It’s the sort of same vagueness that it seems to me that your– well, okay, life there could be slightly different because of the constitutional implications here.

It seems to me that–

Harry A. Blackmun:

Well, Hippocratic Oath went directly and specifically to abort the procedures.

Sarah R. Weddington:

To providing abortions.

Harry A. Blackmun:

Whatever– however life was defined.

Sarah R. Weddington:

That’s correct.

As to mutilation, there, it seems to me that the purpose of those statutes was to prevent the citizen from becoming a dependent or ward of the state and also to ensure that its citizens would be available for service in the military.

In this particular instance, the rationale works just the opposite.

Here, a woman, because of her pregnancy, is often not a productive member of society.

She cannot work.

She cannot hold a job.

She’s not eligible for welfare.

She cannot get unemployment compensation, and furthermore, in fact, the pregnancy may produce a child who will become a ward of the state.

We do not object to the cases such as the transfusion case where there is a decision already made by the woman that she desires to carry the pregnancy to term, and when that decision is made that the child should be given every opportunity to come into life a healthy person.

We do not believe that that necessitates the conclusion that, therefore, under the constitution prior to birth a person under the Fourteenth Amendment would exist there.

This case– this Court is faced with the situation where there have been 14 three-judge Courts that ruled on the constitutionality of abortion statutes, 9 Courts have favored the woman, 5 have gone against her.

25 judges have favored the woman, 17 have gone against her.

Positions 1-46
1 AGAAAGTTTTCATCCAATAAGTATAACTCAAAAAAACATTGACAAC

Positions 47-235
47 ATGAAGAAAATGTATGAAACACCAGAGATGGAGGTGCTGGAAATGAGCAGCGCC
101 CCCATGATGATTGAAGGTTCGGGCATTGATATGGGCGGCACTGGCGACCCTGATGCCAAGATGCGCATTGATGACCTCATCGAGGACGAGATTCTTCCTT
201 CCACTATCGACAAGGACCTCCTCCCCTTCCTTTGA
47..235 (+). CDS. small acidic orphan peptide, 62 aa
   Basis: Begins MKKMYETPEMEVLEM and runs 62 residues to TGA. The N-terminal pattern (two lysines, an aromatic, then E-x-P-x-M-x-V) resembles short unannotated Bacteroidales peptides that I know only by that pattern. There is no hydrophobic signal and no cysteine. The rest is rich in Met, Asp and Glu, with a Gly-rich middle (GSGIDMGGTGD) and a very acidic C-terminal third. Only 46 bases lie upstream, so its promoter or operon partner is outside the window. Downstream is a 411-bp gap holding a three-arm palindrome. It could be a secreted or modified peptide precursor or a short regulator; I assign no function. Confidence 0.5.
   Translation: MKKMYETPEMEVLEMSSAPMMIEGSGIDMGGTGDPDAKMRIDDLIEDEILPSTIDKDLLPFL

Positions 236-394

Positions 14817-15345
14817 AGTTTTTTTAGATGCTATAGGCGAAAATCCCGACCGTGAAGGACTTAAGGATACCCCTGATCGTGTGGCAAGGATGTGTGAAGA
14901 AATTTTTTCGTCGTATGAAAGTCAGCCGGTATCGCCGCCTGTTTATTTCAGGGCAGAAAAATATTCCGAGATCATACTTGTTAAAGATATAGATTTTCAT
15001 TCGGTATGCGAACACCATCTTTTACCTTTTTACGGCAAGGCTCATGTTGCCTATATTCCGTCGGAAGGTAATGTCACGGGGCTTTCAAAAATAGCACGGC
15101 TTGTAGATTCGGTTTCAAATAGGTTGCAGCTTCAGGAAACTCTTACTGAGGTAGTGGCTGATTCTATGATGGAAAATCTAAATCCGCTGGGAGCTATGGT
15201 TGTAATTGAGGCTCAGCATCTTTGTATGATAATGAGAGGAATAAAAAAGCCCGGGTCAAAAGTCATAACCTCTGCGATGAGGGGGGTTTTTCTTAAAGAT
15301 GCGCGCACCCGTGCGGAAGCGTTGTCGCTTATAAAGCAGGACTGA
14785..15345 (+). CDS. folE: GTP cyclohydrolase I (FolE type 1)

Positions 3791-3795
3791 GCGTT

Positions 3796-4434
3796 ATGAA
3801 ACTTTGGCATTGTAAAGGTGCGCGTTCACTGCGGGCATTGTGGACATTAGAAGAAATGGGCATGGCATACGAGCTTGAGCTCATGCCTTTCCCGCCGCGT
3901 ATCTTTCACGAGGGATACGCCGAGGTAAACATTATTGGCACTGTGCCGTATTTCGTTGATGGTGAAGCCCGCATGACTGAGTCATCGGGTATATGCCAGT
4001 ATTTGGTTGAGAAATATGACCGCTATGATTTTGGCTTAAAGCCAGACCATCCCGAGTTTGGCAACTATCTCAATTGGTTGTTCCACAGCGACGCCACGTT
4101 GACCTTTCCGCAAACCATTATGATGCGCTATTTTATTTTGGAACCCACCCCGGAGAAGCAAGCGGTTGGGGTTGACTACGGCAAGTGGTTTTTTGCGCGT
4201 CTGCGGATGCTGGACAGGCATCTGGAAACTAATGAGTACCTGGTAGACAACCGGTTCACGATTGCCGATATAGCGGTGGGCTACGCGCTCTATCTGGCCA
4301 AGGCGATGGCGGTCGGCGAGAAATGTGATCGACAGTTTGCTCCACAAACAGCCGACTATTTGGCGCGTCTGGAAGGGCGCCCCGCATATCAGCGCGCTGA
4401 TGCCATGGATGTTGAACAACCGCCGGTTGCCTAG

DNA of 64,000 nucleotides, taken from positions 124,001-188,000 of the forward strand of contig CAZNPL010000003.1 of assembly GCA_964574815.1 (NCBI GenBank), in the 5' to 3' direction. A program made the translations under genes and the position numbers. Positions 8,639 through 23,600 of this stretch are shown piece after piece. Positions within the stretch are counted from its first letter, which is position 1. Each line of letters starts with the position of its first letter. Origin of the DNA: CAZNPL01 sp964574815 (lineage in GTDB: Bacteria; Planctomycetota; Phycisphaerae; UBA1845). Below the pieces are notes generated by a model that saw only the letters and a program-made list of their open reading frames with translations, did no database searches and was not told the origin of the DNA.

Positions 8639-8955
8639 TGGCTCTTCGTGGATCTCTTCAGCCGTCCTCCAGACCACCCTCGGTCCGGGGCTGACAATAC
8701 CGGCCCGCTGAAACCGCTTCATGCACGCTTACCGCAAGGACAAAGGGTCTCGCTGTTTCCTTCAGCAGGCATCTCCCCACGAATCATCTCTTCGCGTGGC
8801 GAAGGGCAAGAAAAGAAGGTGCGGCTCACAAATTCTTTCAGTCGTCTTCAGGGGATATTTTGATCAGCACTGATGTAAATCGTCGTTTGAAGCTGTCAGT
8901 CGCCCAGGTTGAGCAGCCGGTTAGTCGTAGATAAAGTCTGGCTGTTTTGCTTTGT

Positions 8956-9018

9 circuit judges have favored the woman, 5 have gone against her.

16 District Court judges have favored the woman, 10 have gone against her.

No one is more keenly aware of the gravity of the issues of the moral implications of this case, but it is a case that must be decided on the constitution.

We do not disagree that there is a progression of fetal development.

It is the conclusion to be drawn from that, upon which we disagree.

We are not here to advocate abortion.

We do not ask this Court to rule that abortion is good or desirable in any particular situation.

Sarah R. Weddington:

We are here to advocate that the decision as to whether or not a particular woman will continue to carry or will terminate a pregnancy is a decision that should be made by that individual.

That, in fact, she has a constitutional right to make that decision for herself and that the state has shown no interest in interfering with that decision.

Our supplemental brief on page 14 points out that the brief of the opposition can’t quite decide when life does begin.

At one point, they suggest it’s when there’s implantation.

A few pages later, they suggest it’s with conception.

Byron R. White:

But any doctor, I suppose, would say– may refuse her.

Sarah R. Weddington:

Certainly, Your Honor, he may.

He may refuse any kind of medical procedure whatsoever.

Byron R. White:

But the state?

Sarah R. Weddington:

Here, it’s the question of whether or not the state by the statute will force the woman to continue.

The woman should be given that freedom, just as the doctor has the freedom to decide what procedures he will carry out and what he will refuse to his patient.

Warren E. Burger:

You’re out of time now.

Sarah R. Weddington:

Okay.

Harry A. Blackmun:

To make sure I get your argument in focus, I take it from your recent remarks that you are urging upon us abortion on demand that the woman alone, not in conjunction with her physician.

Sarah R. Weddington:

I am urging that, in this particular context, this statute is unconstitutional that in the Baird versus Eisenstadt case, this Court said if the right of privacy is to mean anything, it is the right of the individual, whether married or single, to make determinations for themselves.

It seems to me that you cannot say this is a woman of this particular doctor and this particular woman.

It is, it seems to me, of–

Harry A. Blackmun:

Well, doesn’t it follow from that then that a woman can come into a doctor’s office and say “I want an abortion”?

Sarah R. Weddington:

And he can say, “I’m sorry, I don’t perform them.”

Harry A. Blackmun:

And then what does she do?

Sarah R. Weddington:

She goes elsewhere, if she so chooses.

If she stays with that– you know, it’s– that’s an impossible question.

Certainly, I don’t think the state could say the first doctor a woman goes to shall make that determination, and she cannot go elsewhere.

Warren E. Burger:

Your time is up now, Mrs. Weddington.

Sarah R. Weddington:

Okay, thank you.

Warren E. Burger:

Thank you, Mrs. Weddington.

Thank you, Mr. Flowers.

The case is submitted.